Council for the Advancement of Science Writing

Clark/Payne award deadline June 30

CASW invites 30-and-under science writers to submit entries for the 2018 Evert/Clark Seth Payne Award, which will recognize outstanding reporting and writing by a young journalist covering any field of science. 

Entries may be submitted online and must be completed by JUNE 30, 2018.

The Clark/Payne Award is intended to encourage young science writers. The 2018 winner will receive $1,000 and expenses to attend ScienceWriters2018 in Washington, DC. The award was established in memory of Ev Clark, a veteran journalist at Business Week, The New York Times and Newsweek, and Seth Payne, his long-time friend and colleague at Business Week and a founder of the award.

The Clark/Payne Award has been presented since 2006 at the meeting of science writers organized jointly by CASW and the National Association of Science Writers. This year's award winner will be recognized during Awards Night on October 13.

This will also be the second year that the award is fully managed and bestowed by CASW. The National Press Foundation, which had managed the Evert Clark Fund, transferred the fund to CASW in April 2017. Former Business Week senior science correspondent John Carey has managed judging and will continue his volunteer involvement.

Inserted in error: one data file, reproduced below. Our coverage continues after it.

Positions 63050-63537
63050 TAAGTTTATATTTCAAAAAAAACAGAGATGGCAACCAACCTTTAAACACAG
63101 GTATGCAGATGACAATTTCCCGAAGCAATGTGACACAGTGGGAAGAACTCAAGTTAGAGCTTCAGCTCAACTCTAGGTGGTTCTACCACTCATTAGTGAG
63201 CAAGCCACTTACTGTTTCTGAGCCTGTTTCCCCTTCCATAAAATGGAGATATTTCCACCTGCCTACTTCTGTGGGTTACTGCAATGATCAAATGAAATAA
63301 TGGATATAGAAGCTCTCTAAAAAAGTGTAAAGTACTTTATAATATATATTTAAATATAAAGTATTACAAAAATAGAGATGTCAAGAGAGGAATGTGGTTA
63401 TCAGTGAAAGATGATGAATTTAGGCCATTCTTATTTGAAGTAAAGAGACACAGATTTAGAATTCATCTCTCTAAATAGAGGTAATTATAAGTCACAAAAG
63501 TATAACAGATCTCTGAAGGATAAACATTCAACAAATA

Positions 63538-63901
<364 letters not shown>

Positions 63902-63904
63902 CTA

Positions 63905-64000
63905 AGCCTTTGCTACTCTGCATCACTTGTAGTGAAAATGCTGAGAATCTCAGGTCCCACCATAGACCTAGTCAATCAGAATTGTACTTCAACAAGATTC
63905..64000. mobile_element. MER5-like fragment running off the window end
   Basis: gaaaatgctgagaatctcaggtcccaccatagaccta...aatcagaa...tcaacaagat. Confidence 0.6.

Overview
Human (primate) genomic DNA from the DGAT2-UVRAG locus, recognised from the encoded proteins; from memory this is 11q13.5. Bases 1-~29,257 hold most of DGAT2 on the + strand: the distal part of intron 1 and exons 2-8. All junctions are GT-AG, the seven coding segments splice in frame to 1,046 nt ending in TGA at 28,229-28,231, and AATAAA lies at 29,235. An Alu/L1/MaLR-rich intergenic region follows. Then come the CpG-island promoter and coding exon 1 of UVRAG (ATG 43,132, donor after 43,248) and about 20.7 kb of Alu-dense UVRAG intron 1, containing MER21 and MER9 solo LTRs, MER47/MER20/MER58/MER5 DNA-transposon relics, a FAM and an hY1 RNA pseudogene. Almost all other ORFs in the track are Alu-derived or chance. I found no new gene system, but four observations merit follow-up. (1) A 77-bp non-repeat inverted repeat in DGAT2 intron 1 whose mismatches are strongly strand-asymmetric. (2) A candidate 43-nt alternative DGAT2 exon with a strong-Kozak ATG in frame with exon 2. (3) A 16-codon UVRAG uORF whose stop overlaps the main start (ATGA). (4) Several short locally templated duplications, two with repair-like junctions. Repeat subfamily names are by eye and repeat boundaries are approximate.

For submission instructions and more information, see the Clark/Payne Award page.

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by Amanda Mascarelli, CASW Traveling Fellow | A Storify curation of social-media coverage of Linda Bartoshuk's New Horizons in Science presentation on November 4, 2013 

Amanda Mascarelli gathered social media posts from the concluding session on subjective measurement of human sensory perception. Click here to read the collection at Storify.

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by Amanda Mascarelli, CASW Traveling Fellow |

A Storify curation of social-media coverage of George T. Whitesides' New Horizons in Science presentation on November 3, 2013 

Amanda Mascarelli organized social media coverage of George T. Whitesides' session. Click here to read the collection at Storify.

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by Meghan Pryce | 

Space tourism venture Virgin Galactic has secured more than 650 customers and $130 million in revenue, the company’s chief executive officer told a group of science writers Nov. 3.

The first public flight of its reusable SpaceShipTwo vehicle is expected to launch next year, carrying passengers to briefly touch space—which starts at 60 miles above Earth—and then returning them to Virgin Galactic’s Spaceport America in New Mexico.

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by Zack Peterson | 

They’ve come to be man’s best friend, but Clive D. L. Wynne, professor of psychology at Arizona State University, believes dogs originated from vermin.

“In fact,” added Wynne, speaking at CASW's New Horizons in Science, part of the ScienceWriters2013 meeting in Gainesville, FL, “they may have even qualified as parasites.”

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